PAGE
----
CD reviews: Exile from normal ‘Street’ and some groovy ‘Vampire’ music |

CD reviews: Exile from normal ‘Street’ and some groovy ‘Vampire’ music

Stewart OksenhornThe Aspen TimesAspen, CO Colorado
Stewart Oksenhorn/The Aspen TimesKarl Denson's Tiny Universe, led by Denson, has released the album "Brother's Keeper." Denson appears as part of the Greyboy Allstars on March 26 at the base of Aspen Mountain.

Can we put aside the worry that Vampire Weekend is a group of Columbia University preppies borrowing the sounds of Kingston and Soweto and, as much as anything, the foreign aesthetics of the Bronx and downtown Manhattan? Because Vampire Weekend, led by singer-guitarist Ezra Koenig, sure don’t seem stuck worrying about the authenticity of their efforts. They’re too busy actually distilling something original out of their iPod influences – and having tons of fun in the process. Yes, Paul Simon’s “Graceland” continues to echo, but “Contra” adds touches that Simon either didn’t have available or didn’t think of. “Cousins” drives maniacally forward on ska-punk guitar and drums – more Elvis Costello than Paul Simon – several songs feature strings that add another texture to the sound, and the techno idea of chopping up the beats for an ever-shifting rhythm runs through the album.Vampire Weekend plays the free Core Party in downtown Aspen on March 20.

– produced by Chris Goldsmith and Denson (Shanachie)Saxophonist-singer Karl Denson goes directly old-school on “Brother’s Keeper.” The album recalls the Meters and Sly & the Family Stone more than it does Denson’s other band, the forward-thinking groove group the Greyboy Allstars. Credited to Denson’s Tiny Universe, the album kicks off with “Shake It Out,” a shot of old soul built around a practically ancient keyboard sound, a female chorus of “yeah, yeahs,” and the steadiest beat imaginable. The ’70s analog sound is an ideal fit for the sense of conscience Denson reveals here, as he sings against war, and stands up for freedom, equality and brotherhood.The Greyboy Allstars, including Denson, perform a free show on March 26 at the base of Aspen Mountain.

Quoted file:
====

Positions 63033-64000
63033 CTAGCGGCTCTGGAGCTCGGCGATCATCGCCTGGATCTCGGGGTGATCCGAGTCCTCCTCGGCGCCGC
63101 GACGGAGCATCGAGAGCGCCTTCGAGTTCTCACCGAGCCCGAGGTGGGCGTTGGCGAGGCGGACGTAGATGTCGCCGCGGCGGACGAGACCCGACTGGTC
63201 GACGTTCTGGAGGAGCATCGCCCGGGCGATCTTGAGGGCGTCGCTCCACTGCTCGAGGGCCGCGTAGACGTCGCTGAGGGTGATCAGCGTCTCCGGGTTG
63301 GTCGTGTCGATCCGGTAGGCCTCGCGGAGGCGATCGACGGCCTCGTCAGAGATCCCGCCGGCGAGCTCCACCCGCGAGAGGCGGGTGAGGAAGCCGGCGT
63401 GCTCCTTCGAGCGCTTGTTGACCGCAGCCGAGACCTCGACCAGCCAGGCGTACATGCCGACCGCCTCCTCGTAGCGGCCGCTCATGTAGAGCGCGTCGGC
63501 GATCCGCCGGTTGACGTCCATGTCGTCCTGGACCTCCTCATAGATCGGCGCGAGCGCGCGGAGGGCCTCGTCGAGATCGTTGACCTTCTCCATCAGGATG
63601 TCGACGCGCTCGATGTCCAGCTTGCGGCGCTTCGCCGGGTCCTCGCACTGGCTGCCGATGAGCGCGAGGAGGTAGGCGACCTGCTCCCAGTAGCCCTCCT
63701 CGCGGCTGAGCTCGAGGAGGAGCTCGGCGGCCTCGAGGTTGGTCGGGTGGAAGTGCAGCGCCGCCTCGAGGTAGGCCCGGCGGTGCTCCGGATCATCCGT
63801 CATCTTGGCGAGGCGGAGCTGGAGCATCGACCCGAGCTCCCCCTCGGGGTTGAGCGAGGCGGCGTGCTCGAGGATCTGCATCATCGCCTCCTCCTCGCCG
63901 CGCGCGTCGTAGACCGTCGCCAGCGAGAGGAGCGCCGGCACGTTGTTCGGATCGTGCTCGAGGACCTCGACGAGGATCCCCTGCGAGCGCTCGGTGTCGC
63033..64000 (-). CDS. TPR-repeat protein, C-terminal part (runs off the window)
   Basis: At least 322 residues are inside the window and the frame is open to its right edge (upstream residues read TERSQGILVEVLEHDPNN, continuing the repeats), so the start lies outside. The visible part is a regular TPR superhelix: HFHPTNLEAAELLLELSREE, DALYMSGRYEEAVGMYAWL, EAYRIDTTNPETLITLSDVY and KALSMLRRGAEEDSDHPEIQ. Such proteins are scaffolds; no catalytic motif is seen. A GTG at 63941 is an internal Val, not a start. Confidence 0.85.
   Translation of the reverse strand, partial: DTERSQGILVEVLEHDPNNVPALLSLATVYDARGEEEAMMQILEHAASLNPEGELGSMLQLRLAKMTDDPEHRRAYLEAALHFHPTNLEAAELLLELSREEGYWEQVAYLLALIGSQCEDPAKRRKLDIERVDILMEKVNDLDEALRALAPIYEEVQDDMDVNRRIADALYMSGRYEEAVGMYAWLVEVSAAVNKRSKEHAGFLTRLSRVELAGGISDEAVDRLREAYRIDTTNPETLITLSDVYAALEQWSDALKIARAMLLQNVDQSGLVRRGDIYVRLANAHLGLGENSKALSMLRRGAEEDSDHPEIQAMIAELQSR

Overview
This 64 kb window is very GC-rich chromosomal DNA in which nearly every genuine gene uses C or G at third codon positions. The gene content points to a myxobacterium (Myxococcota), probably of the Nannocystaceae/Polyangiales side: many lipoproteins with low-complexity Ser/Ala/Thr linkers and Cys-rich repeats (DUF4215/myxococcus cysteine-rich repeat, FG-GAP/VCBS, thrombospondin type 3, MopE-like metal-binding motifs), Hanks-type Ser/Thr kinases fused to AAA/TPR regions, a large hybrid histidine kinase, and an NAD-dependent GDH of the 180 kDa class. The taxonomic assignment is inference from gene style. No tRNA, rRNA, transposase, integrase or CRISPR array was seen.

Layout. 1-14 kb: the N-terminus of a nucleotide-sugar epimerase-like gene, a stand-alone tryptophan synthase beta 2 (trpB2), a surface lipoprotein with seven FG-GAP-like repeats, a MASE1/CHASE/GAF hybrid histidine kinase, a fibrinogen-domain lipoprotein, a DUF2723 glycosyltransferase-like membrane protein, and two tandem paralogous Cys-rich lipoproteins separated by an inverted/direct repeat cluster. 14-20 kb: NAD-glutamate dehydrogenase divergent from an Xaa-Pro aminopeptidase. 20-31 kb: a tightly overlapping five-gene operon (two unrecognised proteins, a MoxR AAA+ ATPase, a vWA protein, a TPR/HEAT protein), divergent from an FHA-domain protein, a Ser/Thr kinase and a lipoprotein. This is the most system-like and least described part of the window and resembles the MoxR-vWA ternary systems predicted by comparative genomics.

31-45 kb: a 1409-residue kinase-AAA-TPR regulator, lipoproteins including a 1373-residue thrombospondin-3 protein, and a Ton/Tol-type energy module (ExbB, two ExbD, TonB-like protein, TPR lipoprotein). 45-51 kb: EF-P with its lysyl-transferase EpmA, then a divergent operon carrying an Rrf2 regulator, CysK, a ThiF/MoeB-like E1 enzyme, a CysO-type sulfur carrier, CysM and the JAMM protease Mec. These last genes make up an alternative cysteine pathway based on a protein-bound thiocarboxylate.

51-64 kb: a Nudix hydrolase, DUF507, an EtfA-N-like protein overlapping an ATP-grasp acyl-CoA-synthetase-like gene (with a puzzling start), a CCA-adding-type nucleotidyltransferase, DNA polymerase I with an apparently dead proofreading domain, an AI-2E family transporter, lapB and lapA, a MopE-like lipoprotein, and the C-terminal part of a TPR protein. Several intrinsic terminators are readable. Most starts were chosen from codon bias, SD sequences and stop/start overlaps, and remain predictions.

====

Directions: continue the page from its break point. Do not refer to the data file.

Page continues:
– produced by Christina Marrs (Spanks-a-Lot Records)When I put this CD in, I thought it was the wrong disc, that it couldn’t be the Asylum Street Spankers, the Austin, Texas bunch known for their Vaudeville-inspired music and irreverent sense of humor. What I heard on the opening track was cut-to-the-bone gospel blues, serious and moaning with no room for laughter. But it was indeed the Spankers – I checked – and the album title, “God’s Favorite Band,” isn’t nearly as much of a joke as I would have guessed. The band – led by ringmaster/singer Wammo and singer-guitarist Christina Marrs – goes by the book here. Make that, the Book. They interpret traditional gospel – “Down by the Riverside,” “Last Mile of the Way,” and that opening track, Blind Willie Johnson’s “Dark Was the Night, Cold Was the Ground” – and often they sound like their roots could be in a Mississippi church (and not busking on the streets of Austin, their actual launching pad). Wammo adds a few original tunes that reveal their offbeat essence; in “Right and Wrong,” he sings, “I ain’t got no problem with Buddha/ ‘Cause he’s a huge Nirvana fan.” But for the most part, the Spankers sound like they’ve been converted. To something.The Asylum Street Spankers play April 2 at the Wheeler Opera House.

– produced by Buddy Miller (EMI/Credential)More gospel from an unexpected source. Patty Griffin, known for writing character-oriented songs, gathered a bunch of friends – Emmylou Harris, Shawn Colvin, Jim Lauderdale, and producer Buddy Miller among them – took up residence in the Downtown Presbyterian Church in Nashville, and worked up a collection of gospel songs. The range is wide – black church songs, white Appalachian tunes, blues and hymns, the South of the Border “Virgen de Guadalupe” – and Griffin and Miller handle it all in praise-worthy fashion. Griffin contributes two songs of her own, including the warm ballad “Coming Home to Me,” that responds to the hellbound, fire-and-brimstone fundamentalist songs Bob Dylan wrote in his Christian phase.For such a well-made album, it’s strange that there could be such a misstep in including “I Smell a Rat,” a Leiber & Stoller romantic revenge song that strays badly from the

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